Intel is making smart glasses that you wouldn’t be ashamed to wear on the train.
Revealed by The Verge, Vaunt is a pair of glasses that offers basic, contextual information to one eye without a bulky and unsightly piece of additional hardware fitted to them. Think of it as a refined Google Glass that may genuinely have a shot at changing our everyday lives.
The device uses a vertical-cavity surface-emitting laser (better known as a VCSEL, which Intel says is very safe) to project information into your eye. You’ll need a pair that’s tuned to your interpupillary distance to make sure the text displayed is clear.
Just as they appear normal on the outside, Vaunt’s display aims to unintrusive on the inside. This isn’t an AR headset that projects realistic 3D models into the real world as with Magic Leap or HoloLens, but instead a simple information-provider that tries not to get in your way. To see a message, you need only glance towards the bottom of the glasses, which is the only time information will be shown. Behavioral AI implemented into the system will figure out which data best suits the user.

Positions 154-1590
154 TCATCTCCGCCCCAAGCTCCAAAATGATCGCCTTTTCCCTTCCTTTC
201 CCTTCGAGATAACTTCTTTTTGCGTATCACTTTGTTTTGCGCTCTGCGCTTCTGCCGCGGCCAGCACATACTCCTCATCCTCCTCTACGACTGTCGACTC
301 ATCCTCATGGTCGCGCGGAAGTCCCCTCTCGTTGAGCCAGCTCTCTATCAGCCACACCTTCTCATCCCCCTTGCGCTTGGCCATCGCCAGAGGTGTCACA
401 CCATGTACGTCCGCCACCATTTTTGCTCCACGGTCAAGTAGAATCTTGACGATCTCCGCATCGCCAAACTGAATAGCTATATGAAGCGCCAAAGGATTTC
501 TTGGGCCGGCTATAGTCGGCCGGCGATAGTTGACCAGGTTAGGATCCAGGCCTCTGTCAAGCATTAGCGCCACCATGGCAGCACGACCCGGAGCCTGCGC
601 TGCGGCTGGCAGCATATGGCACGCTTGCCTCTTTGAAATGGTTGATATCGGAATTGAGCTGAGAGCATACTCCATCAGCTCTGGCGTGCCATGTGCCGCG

What’s put on display will be contextual too; don’t expect your Twitter feed to be a look away but instead you might get walking directions or restaurant ratings as you glance at the building in question. You can dismiss and acknowledge notifications with simple swipes of the head (no hands required).
It’s not yet clear when (or even if) Intel will release Vaunt. Don’t forget that the company last year canceled plans for its standalone VR headset, Project Alloy, that would have been used as a reference design. Still, if plans do go ahead we might be looking at the first pair of smart glasses with a real shot at catching on.